Bamboo...Hegde, shrub or tree?

jen
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Post by jen » Wed Jul 12, 2006 12:14 pm

I had no choice re the police as I was told by the soliciter I spoke to that I had to have an incident no.In the area I live in the police visit for each incident that is reported to them.

carpinus
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Location: east anglia

Post by carpinus » Wed Jul 12, 2006 8:30 pm

In my previous life I had reason to be in touch with the county force fairly regularly. An 'incident no.' was allocated where details were recorded but not followed up. A 'crime no.' was allocated where there was to be action.

luvbamboo
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Re: Bamboo...Hegde, shrub or tree?

Post by luvbamboo » Tue Sep 13, 2011 11:16 am

jungle fever

please can you say how you found bamboo is classified as a grass?
does this affect the hedge act?
thanks in anticipation....we have lots of bamboo but our neighbour is from 10 feet higher than us to 30 feet

despair
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Re: Bamboo...Hegde, shrub or tree?

Post by despair » Tue Sep 13, 2011 1:49 pm

Bamboo is not considered to be a hedge etc as defined under the High Hedge Law

If your neighbour is 10 to 30ft higher than you how did that come about and what supports their land

i would have thought in that circumstance you could even grow leylandi without your higher neighbour being able to file complaints under high hedge law

but the very tall bamboos would seem to be best solution

TO
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Re: Bamboo...Hegde, shrub or tree?

Post by TO » Tue Sep 13, 2011 9:08 pm

Hi
luvbamboo wrote:jungle fever
please can you say how you found bamboo is classified as a grass?
does this affect the hedge act?
thanks in anticipation....we have lots of bamboo but our neighbour is from 10 feet higher than us to 30 feet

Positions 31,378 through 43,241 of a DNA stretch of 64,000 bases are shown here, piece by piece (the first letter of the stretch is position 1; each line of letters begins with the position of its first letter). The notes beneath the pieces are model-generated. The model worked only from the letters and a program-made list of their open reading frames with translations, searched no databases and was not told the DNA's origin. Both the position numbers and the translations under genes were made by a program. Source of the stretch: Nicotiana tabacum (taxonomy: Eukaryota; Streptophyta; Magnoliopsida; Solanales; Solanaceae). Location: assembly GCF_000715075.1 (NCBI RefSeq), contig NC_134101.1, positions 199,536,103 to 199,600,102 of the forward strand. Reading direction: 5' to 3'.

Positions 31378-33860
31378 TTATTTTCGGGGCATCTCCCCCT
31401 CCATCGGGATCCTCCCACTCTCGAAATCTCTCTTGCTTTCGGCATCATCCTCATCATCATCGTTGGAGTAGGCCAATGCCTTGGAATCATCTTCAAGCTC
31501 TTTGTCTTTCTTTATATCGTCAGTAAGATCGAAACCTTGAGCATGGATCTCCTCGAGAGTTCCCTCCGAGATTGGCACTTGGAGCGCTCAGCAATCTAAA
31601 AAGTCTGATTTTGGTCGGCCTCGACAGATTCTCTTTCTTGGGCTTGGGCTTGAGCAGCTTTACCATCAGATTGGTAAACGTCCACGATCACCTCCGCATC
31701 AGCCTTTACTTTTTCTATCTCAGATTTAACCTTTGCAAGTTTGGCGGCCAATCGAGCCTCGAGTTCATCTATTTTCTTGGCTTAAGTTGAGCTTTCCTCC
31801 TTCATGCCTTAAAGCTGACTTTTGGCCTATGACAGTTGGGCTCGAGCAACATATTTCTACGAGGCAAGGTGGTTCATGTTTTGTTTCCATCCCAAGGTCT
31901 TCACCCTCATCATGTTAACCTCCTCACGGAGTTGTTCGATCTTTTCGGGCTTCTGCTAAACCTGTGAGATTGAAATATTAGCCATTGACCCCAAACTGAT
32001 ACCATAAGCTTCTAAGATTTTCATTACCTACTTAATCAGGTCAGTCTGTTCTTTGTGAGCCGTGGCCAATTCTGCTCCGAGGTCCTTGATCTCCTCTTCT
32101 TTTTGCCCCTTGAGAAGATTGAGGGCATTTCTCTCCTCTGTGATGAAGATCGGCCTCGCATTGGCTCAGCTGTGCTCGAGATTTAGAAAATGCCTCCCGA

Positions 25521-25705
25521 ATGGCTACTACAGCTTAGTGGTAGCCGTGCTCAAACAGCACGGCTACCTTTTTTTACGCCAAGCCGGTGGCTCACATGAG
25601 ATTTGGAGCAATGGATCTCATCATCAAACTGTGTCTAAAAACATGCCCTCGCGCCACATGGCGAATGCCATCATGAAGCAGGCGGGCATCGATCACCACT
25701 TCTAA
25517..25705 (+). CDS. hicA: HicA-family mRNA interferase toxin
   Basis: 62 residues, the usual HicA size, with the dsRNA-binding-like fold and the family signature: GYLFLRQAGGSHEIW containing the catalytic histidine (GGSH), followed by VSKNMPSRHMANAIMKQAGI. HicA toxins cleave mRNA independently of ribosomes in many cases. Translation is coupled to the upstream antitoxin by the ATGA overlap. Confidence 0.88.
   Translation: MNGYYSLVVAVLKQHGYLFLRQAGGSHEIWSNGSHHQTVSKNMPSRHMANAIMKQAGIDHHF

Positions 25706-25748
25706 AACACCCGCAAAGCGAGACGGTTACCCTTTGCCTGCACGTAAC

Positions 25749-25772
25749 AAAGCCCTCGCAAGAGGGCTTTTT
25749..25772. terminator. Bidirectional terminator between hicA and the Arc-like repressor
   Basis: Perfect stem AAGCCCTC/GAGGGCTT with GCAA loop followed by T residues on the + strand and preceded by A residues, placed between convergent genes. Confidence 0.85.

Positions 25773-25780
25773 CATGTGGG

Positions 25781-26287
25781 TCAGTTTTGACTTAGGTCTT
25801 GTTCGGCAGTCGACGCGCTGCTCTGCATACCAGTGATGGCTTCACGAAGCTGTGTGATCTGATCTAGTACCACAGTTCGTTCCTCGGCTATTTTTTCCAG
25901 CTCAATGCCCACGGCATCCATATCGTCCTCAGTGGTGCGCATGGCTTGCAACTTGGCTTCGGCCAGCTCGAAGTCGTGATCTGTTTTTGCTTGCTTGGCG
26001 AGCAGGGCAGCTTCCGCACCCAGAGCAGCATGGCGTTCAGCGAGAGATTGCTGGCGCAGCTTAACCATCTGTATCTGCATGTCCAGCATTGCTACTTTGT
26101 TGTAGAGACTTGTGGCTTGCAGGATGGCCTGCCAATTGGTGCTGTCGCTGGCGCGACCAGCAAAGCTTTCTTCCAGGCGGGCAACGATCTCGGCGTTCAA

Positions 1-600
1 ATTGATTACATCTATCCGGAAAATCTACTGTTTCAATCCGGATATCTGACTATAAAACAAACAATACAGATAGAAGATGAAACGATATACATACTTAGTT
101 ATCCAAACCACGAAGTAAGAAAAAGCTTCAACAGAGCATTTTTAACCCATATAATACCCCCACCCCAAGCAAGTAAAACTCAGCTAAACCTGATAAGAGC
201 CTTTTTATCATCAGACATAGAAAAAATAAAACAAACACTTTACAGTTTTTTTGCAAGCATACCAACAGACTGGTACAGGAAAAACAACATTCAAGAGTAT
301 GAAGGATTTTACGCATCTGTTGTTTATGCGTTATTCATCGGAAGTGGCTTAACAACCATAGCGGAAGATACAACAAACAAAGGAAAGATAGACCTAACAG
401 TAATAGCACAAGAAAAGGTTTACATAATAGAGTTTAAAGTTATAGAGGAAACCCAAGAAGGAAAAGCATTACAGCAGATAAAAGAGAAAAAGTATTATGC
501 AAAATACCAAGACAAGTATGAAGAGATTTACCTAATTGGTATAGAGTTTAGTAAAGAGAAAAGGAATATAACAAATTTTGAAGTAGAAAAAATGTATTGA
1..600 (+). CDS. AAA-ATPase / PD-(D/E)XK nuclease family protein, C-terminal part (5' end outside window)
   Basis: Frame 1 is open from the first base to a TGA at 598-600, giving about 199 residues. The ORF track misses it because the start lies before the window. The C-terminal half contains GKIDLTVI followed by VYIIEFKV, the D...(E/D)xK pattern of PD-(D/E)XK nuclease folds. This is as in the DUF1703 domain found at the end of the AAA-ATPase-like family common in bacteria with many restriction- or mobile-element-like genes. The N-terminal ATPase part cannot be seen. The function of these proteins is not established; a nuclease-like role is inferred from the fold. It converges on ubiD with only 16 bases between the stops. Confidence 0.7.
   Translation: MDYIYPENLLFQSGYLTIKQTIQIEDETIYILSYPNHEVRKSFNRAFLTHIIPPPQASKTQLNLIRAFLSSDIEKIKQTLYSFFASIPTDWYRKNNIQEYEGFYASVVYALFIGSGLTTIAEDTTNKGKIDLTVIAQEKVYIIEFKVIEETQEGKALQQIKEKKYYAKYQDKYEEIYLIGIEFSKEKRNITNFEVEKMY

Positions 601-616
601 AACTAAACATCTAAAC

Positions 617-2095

See high hedges Complaints Prevention and Cure

http://www.communities.gov.uk/publicati ... complaints

Which says
Mostly evergreen or semi-evergreen
4.9 The Act applies not only to Leyland cypress or conifers but also includes other evergreen trees
or shrubs, such as laurel. It does not include climbing plants, such as ivy, or bamboo – which is
classed as a grass

TO

Roblewis
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Re: Bamboo...Hegde, shrub or tree?

Post by Roblewis » Tue Sep 20, 2011 9:13 pm

Good news about bamboo is that the culms (canes) reach their full height in 1 season growing - Thus your culms next year will also be 4-5metres high by the end of August

Totaly Amazed
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Re: Bamboo...Hegde, shrub or tree?

Post by Totaly Amazed » Sun Oct 09, 2011 11:19 pm

Was thinking about getting a bamboo and I'm pleased to read they reach full height in a year Rob. Read about a black one that isn't invasive, but do you know how deep they go.

despair
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Re: Bamboo...Hegde, shrub or tree?

Post by despair » Sun Oct 09, 2011 11:23 pm

Bamboo take a little longer than a year to reach full height IMHE even with lots of water and compost

What you need to ensure is you buy Clump forming varieties and generally the roots tend to stay in top 6 inches of soil

you could of course sink large old containers of some sort in the ground keeping the tops about 3 inches above soil level then the bamboos will stay contained

Totaly Amazed
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Re: Bamboo...Hegde, shrub or tree?

Post by Totaly Amazed » Sun Oct 09, 2011 11:47 pm

Thanks despair, I have read about barriers to stop them but the depth is also important in my case.

TOTOO
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Re: Bamboo...Hegde, shrub or tree?

Post by TOTOO » Mon Oct 10, 2011 8:31 pm

Just a point of note - There are lterally hundreds of different species and varieties of bamboo, all with different ultimate heights and growing speeds. Do your research.

Roblewis
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Re: Bamboo...Hegde, shrub or tree?

Post by Roblewis » Mon Oct 10, 2011 10:09 pm

Despair

If a plant is already producing 4m culms it will continue to produce 4m culms in the following growing seasons. They are a grass and each individual stem will reach its full height in a single season, they will not get taller the following years. This is established plants however, as per OP. New plants do take time to produce maximum height culms which I think is what you are referring to.

This is one of the plants that really do benefit from regular foliar feeding.

Phyllostachys niger - black bamboo - is good but is invasive and you can purchase root barrier material to limit this. You can also cut off the runners as necessary.

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